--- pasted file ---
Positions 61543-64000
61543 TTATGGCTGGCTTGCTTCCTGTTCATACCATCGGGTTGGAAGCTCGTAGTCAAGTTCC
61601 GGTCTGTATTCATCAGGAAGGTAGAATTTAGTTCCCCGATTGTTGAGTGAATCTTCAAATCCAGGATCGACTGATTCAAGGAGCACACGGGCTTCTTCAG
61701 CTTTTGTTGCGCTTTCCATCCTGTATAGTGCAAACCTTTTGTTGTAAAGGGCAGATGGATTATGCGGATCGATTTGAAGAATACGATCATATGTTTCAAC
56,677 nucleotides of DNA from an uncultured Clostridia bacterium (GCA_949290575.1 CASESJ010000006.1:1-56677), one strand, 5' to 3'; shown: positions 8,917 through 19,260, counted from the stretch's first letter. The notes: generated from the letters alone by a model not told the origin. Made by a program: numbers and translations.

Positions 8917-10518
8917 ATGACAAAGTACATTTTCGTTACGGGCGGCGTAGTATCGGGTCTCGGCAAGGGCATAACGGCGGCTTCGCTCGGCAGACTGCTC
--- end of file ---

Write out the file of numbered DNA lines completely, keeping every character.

Positions 61543-64000
61543 TTATGGCTGGCTTGCTTCCTGTTCATACCATCGGGTTGGAAGCTCGTAGTCAAGTTCC
61601 GGTCTGTATTCATCAGGAAGGTAGAATTTAGTTCCCCGATTGTTGAGTGAATCTTCAAATCCAGGATCGACTGATTCAAGGAGCACACGGGCTTCTTCAG
61701 CTTTTGTTGCGCTTTCCATCCTGTATAGTGCAAACCTTTTGTTGTAAAGGGCAGATGGATTATGCGGATCGATTTGAAGAATACGATCATATGTTTCAAC
56,677 nucleotides of DNA from an uncultured Clostridia bacterium (GCA_949290575.1 CASESJ010000006.1:1-56677), one strand, 5' to 3'; shown: positions 8,917 through 19,260, counted from the stretch's first letter. The notes: generated from the letters alone by a model not told the origin. Made by a program: numbers and translations.

Positions 8917-10518
8917 ATGACAAAGTACATTTTCGTTACGGGCGGCGTAGTATCGGGTCTCGGCAAGGGCATAACGGCGGCTTCGCTCGGCAGACTGCTC